Case law: Landowner liable to remove waste on site left by trespasser without consent
Landowners should secure their properties and regularly inspect them to ensure no illegal waste has been deposited there without their consent, or risk being responsible for moving it - even if it was deposited by trespassers – a recent determination makes clear.
This update was published in Legal Alert - June 2019
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A trespasser had built up more than 2,000 tonnes of household and commercial waste on a landowner’s property over almost four years, including food and medical waste, without consent. The landowner reported it to the police, the local waste authority and the Environment Agency.
The local county council alleged there had been a breach of planning control because the permitted use for the site was industrial use, but it was being used for storage of waste. It issued an Enforcement Notice requiring the landowner to remove the waste from the site. The landowner objected but a planning inspector ruled that the landowner had to comply with the Enforcement Notice, despite the waste being deposited by a third-party trespasser.
The landowner appealed against the notice, asking for a deemed planning application for change of use so it could lawfully keep the waste at the property or, alternatively, more time to clear it. Both were refused.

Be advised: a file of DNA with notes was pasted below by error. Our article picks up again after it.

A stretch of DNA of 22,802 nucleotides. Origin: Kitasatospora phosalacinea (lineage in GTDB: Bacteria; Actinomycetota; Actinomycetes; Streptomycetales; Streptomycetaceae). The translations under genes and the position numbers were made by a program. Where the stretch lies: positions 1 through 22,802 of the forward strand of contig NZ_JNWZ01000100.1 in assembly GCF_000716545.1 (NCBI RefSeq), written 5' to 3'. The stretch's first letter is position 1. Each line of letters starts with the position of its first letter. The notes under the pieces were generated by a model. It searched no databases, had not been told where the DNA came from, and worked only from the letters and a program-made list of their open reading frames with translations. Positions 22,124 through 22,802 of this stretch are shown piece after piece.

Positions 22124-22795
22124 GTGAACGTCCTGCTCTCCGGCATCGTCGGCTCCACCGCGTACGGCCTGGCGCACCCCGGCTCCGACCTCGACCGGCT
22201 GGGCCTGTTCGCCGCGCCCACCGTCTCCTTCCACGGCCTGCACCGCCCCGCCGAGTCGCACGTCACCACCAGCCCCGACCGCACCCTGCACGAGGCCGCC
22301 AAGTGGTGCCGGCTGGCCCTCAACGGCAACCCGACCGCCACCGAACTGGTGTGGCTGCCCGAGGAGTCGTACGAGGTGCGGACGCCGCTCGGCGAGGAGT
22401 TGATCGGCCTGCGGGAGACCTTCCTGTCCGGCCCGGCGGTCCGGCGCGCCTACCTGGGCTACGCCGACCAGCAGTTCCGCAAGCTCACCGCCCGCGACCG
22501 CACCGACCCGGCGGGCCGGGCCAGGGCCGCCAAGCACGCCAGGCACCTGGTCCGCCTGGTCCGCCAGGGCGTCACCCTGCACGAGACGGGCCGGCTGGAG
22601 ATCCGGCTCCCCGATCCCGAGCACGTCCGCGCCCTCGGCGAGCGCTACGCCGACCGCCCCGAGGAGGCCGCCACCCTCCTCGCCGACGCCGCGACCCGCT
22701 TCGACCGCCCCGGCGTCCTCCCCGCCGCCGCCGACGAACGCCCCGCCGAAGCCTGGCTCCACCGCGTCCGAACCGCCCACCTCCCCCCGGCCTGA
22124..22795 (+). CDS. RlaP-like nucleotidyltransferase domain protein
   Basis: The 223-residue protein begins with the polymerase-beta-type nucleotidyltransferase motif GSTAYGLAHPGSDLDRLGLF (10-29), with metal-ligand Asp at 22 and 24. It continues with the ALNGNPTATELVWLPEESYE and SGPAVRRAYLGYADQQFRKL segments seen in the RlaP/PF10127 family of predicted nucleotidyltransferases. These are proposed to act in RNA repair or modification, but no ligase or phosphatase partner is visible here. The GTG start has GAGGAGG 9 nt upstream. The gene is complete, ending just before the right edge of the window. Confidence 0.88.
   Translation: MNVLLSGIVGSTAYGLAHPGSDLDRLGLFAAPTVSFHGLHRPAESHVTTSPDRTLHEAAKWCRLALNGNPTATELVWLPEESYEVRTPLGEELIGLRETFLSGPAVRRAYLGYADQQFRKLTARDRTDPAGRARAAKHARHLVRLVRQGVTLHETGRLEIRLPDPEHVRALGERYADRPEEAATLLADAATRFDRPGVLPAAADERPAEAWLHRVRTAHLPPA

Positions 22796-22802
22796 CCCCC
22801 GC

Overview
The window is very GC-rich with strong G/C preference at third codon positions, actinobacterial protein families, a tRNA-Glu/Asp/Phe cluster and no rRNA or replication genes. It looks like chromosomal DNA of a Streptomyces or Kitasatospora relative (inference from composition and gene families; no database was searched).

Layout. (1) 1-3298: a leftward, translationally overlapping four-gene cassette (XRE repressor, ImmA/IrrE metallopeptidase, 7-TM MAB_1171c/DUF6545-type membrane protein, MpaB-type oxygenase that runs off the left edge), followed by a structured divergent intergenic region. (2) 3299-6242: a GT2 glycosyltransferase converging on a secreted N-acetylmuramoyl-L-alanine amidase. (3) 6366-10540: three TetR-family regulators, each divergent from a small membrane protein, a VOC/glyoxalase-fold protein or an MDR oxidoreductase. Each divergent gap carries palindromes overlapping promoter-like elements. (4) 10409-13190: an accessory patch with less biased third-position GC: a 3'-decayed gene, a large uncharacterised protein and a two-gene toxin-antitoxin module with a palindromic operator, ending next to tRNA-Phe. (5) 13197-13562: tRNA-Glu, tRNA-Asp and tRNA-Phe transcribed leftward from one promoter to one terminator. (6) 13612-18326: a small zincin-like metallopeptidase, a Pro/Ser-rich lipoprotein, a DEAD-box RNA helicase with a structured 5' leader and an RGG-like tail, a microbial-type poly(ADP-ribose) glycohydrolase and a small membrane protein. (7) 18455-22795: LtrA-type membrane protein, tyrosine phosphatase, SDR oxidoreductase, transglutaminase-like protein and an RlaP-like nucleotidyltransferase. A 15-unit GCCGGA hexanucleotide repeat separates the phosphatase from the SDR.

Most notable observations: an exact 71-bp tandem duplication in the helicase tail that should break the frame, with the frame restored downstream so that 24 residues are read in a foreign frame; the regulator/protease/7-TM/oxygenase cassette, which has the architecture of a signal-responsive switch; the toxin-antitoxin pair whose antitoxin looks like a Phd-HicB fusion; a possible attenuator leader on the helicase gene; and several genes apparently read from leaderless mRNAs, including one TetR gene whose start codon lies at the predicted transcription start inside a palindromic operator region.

The decision makes clear that landowners who have had waste deposited on their property (even by a trespasser without their consent and even if they have reported this to the authorities), must still comply with any Enforcement Notice requiring them to clear the waste from the site at their own cost.
- Landowners should secure their properties and regularly inspect them to make sure no illegal waste has been deposited there without their consent or risk being responsible for moving it - even if the waste has been deposited by trespassers.
Case Ref: Newark Care (Notts) Limited v Nottingham County Council (reference APP/L3055/C/18/3206116
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